on one of those Island I saw Several tooms but did not visit them— The principal Chiefs of the bands resideing about this Place is out hunting in the mountains to the S. W.— no Indians reside on the S. W.— side of this river for fear (as we were informed) of the Snake Indians, who are at war with the tribes on this river—. they represent the Snake Indians as being verry noumerous, and resideing in a great number of villages on Towarnehiooks River which falls in 6 miles above on the Lard. Side and is reaches a great ways and is large a little abov its mouth at which part it is not intersepted with rapids, they inform that one considerable rapid & maney Small ones in that river, and that the Snake live on Salmon, and they go to war to their first villages in 12 days, the Couse they pointed is S. E. or to the S of S. E. we are visited by great numbers of Indians to Day to view us, we purchased a Dog for Supper, Some fish and with dificuelty precured as much wood as Cooked Supper, which we also purchased we made 19 miles to day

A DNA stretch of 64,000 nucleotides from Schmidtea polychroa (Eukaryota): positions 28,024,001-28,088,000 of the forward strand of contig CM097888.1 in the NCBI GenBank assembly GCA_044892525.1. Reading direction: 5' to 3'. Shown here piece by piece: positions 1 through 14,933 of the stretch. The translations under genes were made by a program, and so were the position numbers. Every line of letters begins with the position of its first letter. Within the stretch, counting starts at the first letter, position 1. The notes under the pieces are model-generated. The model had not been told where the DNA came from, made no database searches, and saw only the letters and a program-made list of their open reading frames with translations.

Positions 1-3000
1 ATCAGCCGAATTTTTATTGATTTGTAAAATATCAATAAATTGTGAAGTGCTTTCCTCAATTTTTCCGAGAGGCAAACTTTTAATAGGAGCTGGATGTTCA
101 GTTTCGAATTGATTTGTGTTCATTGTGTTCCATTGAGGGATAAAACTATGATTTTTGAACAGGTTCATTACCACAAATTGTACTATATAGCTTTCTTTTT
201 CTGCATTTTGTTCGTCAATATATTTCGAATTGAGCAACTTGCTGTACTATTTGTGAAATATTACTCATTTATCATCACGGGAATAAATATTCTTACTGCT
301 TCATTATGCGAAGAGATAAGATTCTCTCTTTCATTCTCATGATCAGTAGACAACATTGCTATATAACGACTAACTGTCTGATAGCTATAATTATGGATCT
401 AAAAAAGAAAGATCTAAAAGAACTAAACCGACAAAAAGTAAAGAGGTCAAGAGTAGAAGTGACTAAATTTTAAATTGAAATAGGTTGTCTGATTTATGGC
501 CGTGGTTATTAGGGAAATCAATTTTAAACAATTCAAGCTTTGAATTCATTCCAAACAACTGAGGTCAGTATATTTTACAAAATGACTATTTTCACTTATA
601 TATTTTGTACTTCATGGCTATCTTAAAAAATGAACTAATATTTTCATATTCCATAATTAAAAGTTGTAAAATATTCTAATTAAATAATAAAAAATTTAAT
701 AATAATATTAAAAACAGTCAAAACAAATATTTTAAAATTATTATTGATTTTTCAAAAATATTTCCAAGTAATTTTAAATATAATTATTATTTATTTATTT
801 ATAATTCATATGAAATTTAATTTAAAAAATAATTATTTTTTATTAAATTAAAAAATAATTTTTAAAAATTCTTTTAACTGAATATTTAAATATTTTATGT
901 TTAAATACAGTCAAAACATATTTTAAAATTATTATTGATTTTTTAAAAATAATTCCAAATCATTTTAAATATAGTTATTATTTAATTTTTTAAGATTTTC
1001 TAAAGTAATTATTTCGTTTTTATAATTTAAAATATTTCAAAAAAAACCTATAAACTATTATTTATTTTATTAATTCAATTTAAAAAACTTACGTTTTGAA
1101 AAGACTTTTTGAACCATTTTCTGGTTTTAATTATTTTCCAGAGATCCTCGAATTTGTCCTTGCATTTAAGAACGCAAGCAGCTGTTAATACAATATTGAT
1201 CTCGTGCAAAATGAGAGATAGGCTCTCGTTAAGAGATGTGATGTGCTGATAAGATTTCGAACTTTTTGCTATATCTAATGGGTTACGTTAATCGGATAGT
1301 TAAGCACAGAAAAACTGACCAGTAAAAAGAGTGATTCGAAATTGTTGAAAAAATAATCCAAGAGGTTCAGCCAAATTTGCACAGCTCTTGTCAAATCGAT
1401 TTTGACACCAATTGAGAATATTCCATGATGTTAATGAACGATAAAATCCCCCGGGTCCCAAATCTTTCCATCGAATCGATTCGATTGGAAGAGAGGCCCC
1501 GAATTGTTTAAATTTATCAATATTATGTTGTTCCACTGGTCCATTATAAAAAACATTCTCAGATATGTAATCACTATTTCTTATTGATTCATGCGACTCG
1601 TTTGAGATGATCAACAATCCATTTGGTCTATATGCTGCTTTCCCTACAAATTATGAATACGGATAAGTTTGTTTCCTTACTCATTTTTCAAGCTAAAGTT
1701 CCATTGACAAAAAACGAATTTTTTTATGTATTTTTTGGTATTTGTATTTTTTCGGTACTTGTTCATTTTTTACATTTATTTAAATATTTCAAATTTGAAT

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Tuesday 22nd Oct. 1805. a fair morning. we Set out at Sunrise and proceeded on. passed a number of fisheries and a high Island which had towers of Solid rocks and verry high and rough. a roaring rapid at the Stard Side we went down a narrow channel on the Lard. Side a large river  puts in verry rapidly of the Island about 40 yards wide Several perpinticular falls near its mouth. large fishing Camps at the lower end of the Island. this Isd. is about 4 miles in length and high rough & rockey. a Short distance below we came to the first falls of the Columbia River.  we halted about noon a Short distance above at a large Indian villages. the huts of which is covred with white ceeder bark these Savages have an abundance of dry and pounded Sammon we bought Some from them and Some flag & grass mats &C. they have a number of small canoes and a fiew horses our officers viewed the falls and found that we had a portage of about ¾ of a mile, on the Stard. Side. So we went at carrying the baggage past the portage. hired Some horses from the natives to take the heavey baggage past, &C. [illegible letters] we got all except the canoes below the falls and camped close under a high range of clifts of rocks, where the body of the River beat against it and formed a verry large eddy. we Saw a number of large Sea otter  below the falls in the whorl pools and eddys the natives are verry troublesome about our Camp—